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Posts Tagged ‘Therapy’


U.S. stem cell experts have produced a library of the powerful cells using ordinary skin and bone marrow cells from patients, and will share them freely with other researchers. 

How scientists can derive stem cells from ordinary skin cells.

How scientists can derive stem cells from ordinary skin cells.

They used a new method to genetically re-program ordinary cells in order to revert them back into embryonic stem cells — the master cells of the body with the ability to produce any type of tissue or blood cell.  The new cells are called induced pluripotent stem cells, or iPS cells, and are made using four genes that reprogram an ordinary adult cell into a primitive stage resembling the first days of a human embryo — a method pioneered by Shinya Yamanaka of Kyoto University in Japan.  

The new cells come from patients with 10 incurable genetic diseases and conditions, including Parkinson’s, sclerosis, juvenile diabetes,and Down’s Syndrome.  The new stem cells are not at the point yet that they can treat anyone, but this allows many researchers to experiment with these cells in lab dishes to better understand the diseases.

This new method could allow scientists to overcome the morality barrier of stem cell research, that is destroying viable eggs and embryos.

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French researchers say that gene therapy showed great promise in combating the tragic neurogenerative disease: Huntington’s Disease.

The Process Behind Huntington’s Disease

The disease strikes around one person in 10,000, with the problems mainly showing up between the early 30s and the age of 50.  Its symptoms are uncontrolled, jerky movement, leading to personality change, dementia and death, which occurs around 15 years after the first signs emerge.  Huntington’s is caused by a flaw in a single gene (IT15) on Chromosome 4.  This genetic defect causes a mutated form of a protein called huntingtin to kill cells in the brain.  It is a dominant trait, so if one parent has it, offspring have a 50% chance of getting the disease, and if both have it, the child will certainly get the problem gene.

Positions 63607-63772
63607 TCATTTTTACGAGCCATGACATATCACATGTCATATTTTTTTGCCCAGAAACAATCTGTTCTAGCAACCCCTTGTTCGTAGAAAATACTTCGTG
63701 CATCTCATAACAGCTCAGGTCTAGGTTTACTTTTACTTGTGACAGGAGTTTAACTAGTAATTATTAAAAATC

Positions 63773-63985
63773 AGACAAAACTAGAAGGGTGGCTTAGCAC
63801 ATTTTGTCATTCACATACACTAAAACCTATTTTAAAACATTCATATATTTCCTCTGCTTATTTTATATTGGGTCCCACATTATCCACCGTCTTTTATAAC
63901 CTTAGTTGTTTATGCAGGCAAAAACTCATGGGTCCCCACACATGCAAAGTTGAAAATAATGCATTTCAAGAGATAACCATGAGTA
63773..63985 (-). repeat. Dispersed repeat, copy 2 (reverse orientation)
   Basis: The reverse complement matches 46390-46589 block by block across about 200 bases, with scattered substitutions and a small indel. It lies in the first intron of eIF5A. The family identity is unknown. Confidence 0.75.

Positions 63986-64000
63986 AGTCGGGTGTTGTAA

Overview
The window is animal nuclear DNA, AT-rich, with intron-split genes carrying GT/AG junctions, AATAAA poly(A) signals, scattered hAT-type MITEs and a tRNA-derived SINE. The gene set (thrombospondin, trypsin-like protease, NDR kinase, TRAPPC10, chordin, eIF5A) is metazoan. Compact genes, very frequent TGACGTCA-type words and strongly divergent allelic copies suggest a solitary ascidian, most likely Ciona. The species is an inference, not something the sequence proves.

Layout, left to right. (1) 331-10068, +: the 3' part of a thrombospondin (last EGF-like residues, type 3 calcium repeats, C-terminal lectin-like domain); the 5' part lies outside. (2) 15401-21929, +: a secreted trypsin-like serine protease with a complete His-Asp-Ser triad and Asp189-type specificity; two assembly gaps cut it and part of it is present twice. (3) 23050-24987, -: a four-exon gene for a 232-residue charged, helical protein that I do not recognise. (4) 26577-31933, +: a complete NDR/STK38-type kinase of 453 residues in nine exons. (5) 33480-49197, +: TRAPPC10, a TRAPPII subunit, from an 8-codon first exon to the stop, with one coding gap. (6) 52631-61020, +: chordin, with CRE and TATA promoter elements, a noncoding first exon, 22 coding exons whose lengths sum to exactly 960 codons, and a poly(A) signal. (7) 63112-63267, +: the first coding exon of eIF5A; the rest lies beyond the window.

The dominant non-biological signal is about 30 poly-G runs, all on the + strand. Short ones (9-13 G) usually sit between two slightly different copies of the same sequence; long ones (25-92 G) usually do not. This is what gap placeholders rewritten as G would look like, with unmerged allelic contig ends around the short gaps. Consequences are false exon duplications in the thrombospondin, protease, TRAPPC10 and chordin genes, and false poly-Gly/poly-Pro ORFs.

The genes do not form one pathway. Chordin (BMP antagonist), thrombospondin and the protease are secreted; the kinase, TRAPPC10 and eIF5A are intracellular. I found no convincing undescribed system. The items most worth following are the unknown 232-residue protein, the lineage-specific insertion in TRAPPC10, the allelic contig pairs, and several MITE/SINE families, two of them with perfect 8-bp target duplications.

Scientists at the Institute of Biomedical Imaging and Molecular Imaging Research Centre were experimenting with a modified virus to deliver a corrective gene into brain cells that boosts a natural shield against the problems caused by huntingtin’s.  The protection comes in the form of a ciliary neurotrophic factor, or CNTF.  When the brain is cut or smashed, the synthesis of CNTF is increased as it heps neurons to survive the onslaught.  Like a Trojan horse, the virus is injected into the affected part of the brain, where it infects cells, inserting the gene for CNTF.

Experiments on lab rats, followed by primates, show that the technique does protect striatum cells, and the team is now moving towards a clinical trial on humans.  Other genes, like the glial-derived neurotrophic factor have been inserted into brain tissue as well via virus, and produced similar effects.

Gene therapy shows prospect of being able to slow, stop or even reverse a disease by correcting a flawed gene.  However, many experiments that did well on lab animals performed poorly on humans.

British researchers have also said that they had found that an inflammation-causing protein called IL-6 could serve as an early warning sign of Huntington’s.  People with high levels of this protein went on to develop symptoms of the disease more than a decade later.  This early warning system, combined with the new gene therapy, might help combat Huntington’s.

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Scientists have discovered that using tiny magnets to deliver anti-cancer gene thereapy could make the therapy more effective.  Gene therapy replaces faulty genes, which would possibly code for the regulatory proteins that cause cells to die or stop replicating.  IF one of these genes is damaged through mutation, the cell divisions become very rapid and uncontrolled, causing cancer.  The problem has been getting the genes to the right part of the body to treat the damaged DNA.

Gene Therapy, but Instead of Using Viruses, Scientists Want to Use WBCs and Magnets

Now, by inserting magnetic nanoparticles into white blood cells and injecting them into the bloodstream, doctors have been able to guide the genes attached by using an external magnet.  Thus, the therapy has actually reached its target and in great numbers causing the treatment to become much more powerful.  The new method might also be used to send genes to treat other conditions like arthritis or heart disease.

Tests on humans are still not quite ready.  As of now, the tests have only treated tumors just under the skin of mice.  The real test will be treating tumors deep inside the body, where cancer normally strikes organisms.  “We would hope that this will be safer because we are using a natural mechanism in the body and patients’ own white blood cells to deliver the gene therapy,” says Dr. Clair Lewis, the head researcher.

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